21. I am quoting exactly the words in the post:”I love being able to watch Bollywood films and documentaries on India (the geographical focus of my thesis) and chalk it up as research. And I love that my office chair is actually my sofa, and that my desk is really a coffee table.”Surely watching the tele and having coffee while sitting on a sofa are still considered relaxing and fun activities right?Lifestyle is utterly important when doing a PhD whether one has a family or not especially here in Britain where we are not blessed with the wonderful aussie weather, so we are limited in indoor activities and people snap over the pressure and often suffer depression or quit their PhDs.The Thesis Whisperer is read by people all over the globe and is highly respected, so not all the posts can be palatable. The post comes across as -to my opinion- I am rubbing my amazing lifestyle to you guys and that is simply not nice.I agree that people should and in most cases do deeply enjoying their subject of research but in a Sciences doctorate the effort both physical and mental is highly demanding and often excruciating. Myself , I deeply enjoyed and still being fascinated by my MPhil, PhD, and two post docs but I do believe as other commentators of this post that this post is not representing the current reality at least not in all the disciplines.

    • Fair comment, Myrto. And I’m glad you still enjoy your research after such a long process!
      I guess this post has just shown there are many different PhD experiences, some better than others.
      Now, back to my writing ;)

  22. I read this and was sad… I am working full time and doing my phd part time externally. I would love to have the time and luxury to enjoy the process. It is extremely nerdy of me, but my holidays and weekends are spent enjoying the writing experience!

  23. Reblogged this on Scientist in a Skirt and commented:
    This is very enlightening! I have certainly been feeling this when I compare myself to friends with more lab based PhDs or real world jobs. If I don’t fancy going to the office (as its raining, for example) I can work from anywhere with internet access. I don’t have to stick to a 9-5 slog either, as long as I’m doing enough work I can have a brain break if I’m really not feeling it. Kinda like today!

  24. I know everyone is entitled to have an opinion but your post is really unfair to a wide range of people who are really struggling family, finances and work to finish their PhD and on the top of that they are doing their PhD in a second language. I am deeply offended by your post as it does not represent the reality of the vast majority of people I know (me included) who are really struggling to do a PhD, work ridiculous amount of time and are under a lot of stress.

    • You are right of course, many people are not so fortunate – but some are. I’m sorry if it upset you, but I do want the blog to represent the full range of the phd experience. What’s interesting is how much this post resonated with a lot of readers and got passed around a LOT on SM. Nearly 8000 people read it the first day it posted, which is significant even for us.

      • How can someone’s experiences…offend someone else? Give me a break! If you are a 3rd world PhD’er or one doing it on a second language you’ll have it hard…but life is not easy to anyone (By the way I’m from a third world country and am now a Lawyer in Australia. As well as writing my PhD in a second language and woe is NOT me!!) … That in and of itself gives nobody any logical reason to snipe at other people’s lifestyles..,you didn’t walk in their shoes! Give me a break…when was it that we all lost the live and let live ethos?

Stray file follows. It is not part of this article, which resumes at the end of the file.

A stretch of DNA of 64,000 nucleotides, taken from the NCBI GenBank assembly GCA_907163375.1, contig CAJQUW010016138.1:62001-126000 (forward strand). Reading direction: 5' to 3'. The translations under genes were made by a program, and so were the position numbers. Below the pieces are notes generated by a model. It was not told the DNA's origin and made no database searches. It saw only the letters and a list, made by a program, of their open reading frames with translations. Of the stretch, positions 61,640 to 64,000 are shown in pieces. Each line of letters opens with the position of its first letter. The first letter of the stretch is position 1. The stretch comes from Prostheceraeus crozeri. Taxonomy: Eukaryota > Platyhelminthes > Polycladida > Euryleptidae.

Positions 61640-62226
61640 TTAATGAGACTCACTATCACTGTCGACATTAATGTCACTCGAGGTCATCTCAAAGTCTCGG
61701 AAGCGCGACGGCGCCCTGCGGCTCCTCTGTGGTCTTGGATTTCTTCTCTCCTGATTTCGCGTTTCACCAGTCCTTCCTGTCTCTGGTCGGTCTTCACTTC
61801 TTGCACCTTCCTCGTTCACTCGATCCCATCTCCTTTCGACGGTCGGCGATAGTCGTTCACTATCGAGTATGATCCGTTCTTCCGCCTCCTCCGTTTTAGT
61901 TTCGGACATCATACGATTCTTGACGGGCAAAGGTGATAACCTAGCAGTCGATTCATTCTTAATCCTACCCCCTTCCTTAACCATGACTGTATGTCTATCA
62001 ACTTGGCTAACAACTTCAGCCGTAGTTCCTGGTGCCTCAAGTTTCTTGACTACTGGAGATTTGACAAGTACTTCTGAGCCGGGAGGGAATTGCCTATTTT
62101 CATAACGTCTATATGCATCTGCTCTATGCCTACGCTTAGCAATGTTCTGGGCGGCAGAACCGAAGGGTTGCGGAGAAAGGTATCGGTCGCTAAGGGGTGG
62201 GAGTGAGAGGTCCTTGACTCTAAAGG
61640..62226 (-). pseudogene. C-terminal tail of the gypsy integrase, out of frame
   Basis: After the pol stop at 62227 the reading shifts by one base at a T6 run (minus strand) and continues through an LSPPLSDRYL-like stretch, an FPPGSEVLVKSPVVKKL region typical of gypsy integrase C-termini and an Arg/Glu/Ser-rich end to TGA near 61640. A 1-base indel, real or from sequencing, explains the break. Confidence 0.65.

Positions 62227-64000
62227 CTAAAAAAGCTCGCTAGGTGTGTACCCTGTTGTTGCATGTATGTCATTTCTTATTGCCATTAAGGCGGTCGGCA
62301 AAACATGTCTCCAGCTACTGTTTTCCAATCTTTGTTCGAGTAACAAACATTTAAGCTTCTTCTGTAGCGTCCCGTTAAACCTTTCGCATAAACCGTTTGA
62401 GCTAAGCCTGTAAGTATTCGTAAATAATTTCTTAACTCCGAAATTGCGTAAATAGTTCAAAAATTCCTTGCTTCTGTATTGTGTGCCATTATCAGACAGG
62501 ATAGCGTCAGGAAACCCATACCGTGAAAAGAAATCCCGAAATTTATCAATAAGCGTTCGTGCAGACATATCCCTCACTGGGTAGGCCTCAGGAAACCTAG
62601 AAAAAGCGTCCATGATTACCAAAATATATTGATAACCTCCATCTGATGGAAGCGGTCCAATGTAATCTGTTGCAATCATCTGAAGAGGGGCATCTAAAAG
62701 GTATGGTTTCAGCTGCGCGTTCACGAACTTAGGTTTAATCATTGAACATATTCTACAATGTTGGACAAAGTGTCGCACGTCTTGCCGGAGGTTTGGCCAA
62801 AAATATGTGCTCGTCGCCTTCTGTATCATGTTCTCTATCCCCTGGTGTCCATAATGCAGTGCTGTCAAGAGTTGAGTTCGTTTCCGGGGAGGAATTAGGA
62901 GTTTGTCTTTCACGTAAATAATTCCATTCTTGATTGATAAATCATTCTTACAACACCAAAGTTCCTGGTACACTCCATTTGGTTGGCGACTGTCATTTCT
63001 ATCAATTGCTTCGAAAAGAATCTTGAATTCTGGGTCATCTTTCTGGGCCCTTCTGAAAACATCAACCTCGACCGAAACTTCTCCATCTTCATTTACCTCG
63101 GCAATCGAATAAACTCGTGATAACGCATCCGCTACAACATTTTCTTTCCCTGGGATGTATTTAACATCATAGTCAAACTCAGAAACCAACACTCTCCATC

Further, I apologise if I don’t feel sorry for anyone taking a PhD. You were not forced into it. It’s merely a choice! And you made it. You don’t have to stay in it. You can quit. So no…I’m not sorry for you for one single second! In Fact first or third world…anyone studying a PhD is a privileged person in my books. That’s my say! :)

  25. I totally understand the feeling of being so lucky to study what you love, though my guilt mainly comes from getting to travel for my research/conferences while many of my family and friends back home rarely even leave our home state.

    At my institution there’s a lot going on and I enjoy the face to face interaction with my adviser rather then over the phone so I put in lots of hours in the office, but I enjoy it so much I don’t mind. I get to study a group of species that I love, but I still feel guilty when I see friends struggling to find work or hating the jobs that they have.

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  27. As I read this post, I could see how it resembled to the experiences of lots of my fellow PhD australian students, and it made me feel jealous. For me, this experience of studying a PhD in an australian university without an scholarship, and as an international student has been the opposite. I have to work to support my self and paying for the tuition fees for me and my husband’s (who’s also studying a PhD without a scholarship). Certainly I wish I could have more of those days when I can sit and read and write the whole day without worrying or working.

  28. Oh I wish I had this lifestyle. I am so envious of full time PhD students who swan in and out. I am doing my PhD in nursing while working full time shift work with about 8-12 hours of overtime per week. I also do about 17-21 hours of PhD per week and also have other commitments. My lifestyle is crap. I have very little me time…tv is a no go and lying on the couch is only if I am throwing up from exhaustion and cant make it up the stairs to my bed.

    • BJ, It sounds like maybe you could need to reassess the level of commitment. Maybe could you go more part time on the PhD or on some other work? Nothing is worth that level of stress not even a PhD. I believe that it’s really important to have a level of health in working on a PhD too. This is meant to be supportive not judgemental. I also don’t think that the blog here is indicative of all PhD students and reality. J.